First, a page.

Several times daily, remind yourself to stop and take several slow, deep breaths. Try to exhale for slightly longer than you inhale. This form of breathing helps decrease your blood pressure and assists your muscles in relaxing. It also sends nourishing oxygen up to your brain cells, reviving your focus.
5. Your Posture
Does your back ache from slumping over your desk all day? When you stand up, do your shoulders say, “Hi — I’m open to meeting you,” or, “It’s probably bad news?” If you have poor posture, you make yourself feel worse physically and mentally.
Physically, it’s challenging to take deep, belly breaths when your stomach has no room to expand. You also create a significant strain on your lower back. Mentally, you project the image that you’re in a dour mood — both to others and yourself. You don’t want to let this impression become a self-fulfilling prophecy!
6. What You Feed Yourself
The way you nourish yourself matters. Many nutritionists consider food to be medicine because of the physiological impact ingesting certain substances has. In general, it’s best to consume foods as close to their natural forms as possible and avoid ultra-processed varieties laden with additives and sugar.
When you go to the grocery store, shop the outside aisles of the market first. These locations are where you’ll find your fresh foods and produce. Spend some time on your day off prepping healthy meals. Chop vegetables and store them in containers to easily toss in the wok on busy nights. Freeze healthy lunches like these healthy black bean burritos for grab-and-go workday lunches.
7. The Beverages You Drink
Do you consume alcohol regularly? If so, and you feel unmotivated, you might look to the bottle. Alcohol changes the neurochemistry of the brain and may increase symptoms of depression. Even if you don’t have a depressive disorder, you could damage connections that boost productivity if you drink to excess.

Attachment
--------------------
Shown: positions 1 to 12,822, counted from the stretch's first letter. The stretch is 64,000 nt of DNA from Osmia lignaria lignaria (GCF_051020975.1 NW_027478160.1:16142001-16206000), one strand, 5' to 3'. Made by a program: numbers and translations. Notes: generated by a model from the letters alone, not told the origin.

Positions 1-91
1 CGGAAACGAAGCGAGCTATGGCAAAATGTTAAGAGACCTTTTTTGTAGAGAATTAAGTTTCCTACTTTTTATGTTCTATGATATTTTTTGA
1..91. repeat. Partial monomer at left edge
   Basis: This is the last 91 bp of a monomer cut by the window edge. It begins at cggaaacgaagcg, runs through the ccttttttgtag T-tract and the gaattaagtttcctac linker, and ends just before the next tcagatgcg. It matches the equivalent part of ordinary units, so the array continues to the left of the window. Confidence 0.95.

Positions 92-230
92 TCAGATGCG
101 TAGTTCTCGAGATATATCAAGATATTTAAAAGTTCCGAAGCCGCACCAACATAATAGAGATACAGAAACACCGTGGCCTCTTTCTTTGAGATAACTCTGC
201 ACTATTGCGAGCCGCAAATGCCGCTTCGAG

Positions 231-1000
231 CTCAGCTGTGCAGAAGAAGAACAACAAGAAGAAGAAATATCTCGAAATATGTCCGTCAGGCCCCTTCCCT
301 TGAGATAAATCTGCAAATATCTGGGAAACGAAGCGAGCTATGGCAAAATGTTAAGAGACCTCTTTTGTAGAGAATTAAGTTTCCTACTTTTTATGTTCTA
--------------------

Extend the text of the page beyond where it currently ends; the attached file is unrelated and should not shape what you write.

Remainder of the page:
Both tea and coffee contain substances that benefit your health, but drinking too much can have adverse effects. Too much caffeine can lead to jitters and insomnia. If you live on a stream of java, try alternating each cup with herbal tea to decrease your caffeine intake.
8. The Way You Move Your Body
A complete fitness program consists of three components — strength, cardiovascular training and flexibility. Experts recommend getting 150 minutes of moderate cardiovascular activity or 75 minutes of tougher stuff each week. They also recommend that you strength train at least twice per week. You can stretch as often as you like — the more, the better!
Working out helps you maintain healthy body weight and stave off disease. It also creates new neural pathways in your brain — pumping it up can make you smarter!
9. The Mental Messages You Tell Yourself
How do you talk to yourself? Do you feed yourself a steady diet of, “I’m not good enough? I’m a failure,” etc.? If you do, is it any wonder your body doesn’t want to cooperate? To perform better, try spending a few minutes each day practicing positivity meditation. Hey, if top athletes swear by the practice, it will probably benefit you, too.
Small, Everyday Habits Create a Cumulative Effect
The little, everyday habits you adopt make a significant impact on your body’s ability to perform, both physically and mentally. To improve your overall health, adjust your mental mindset, and choose more active physical habits. Making positive changes can bolster your performance in the gym and activities of daily life.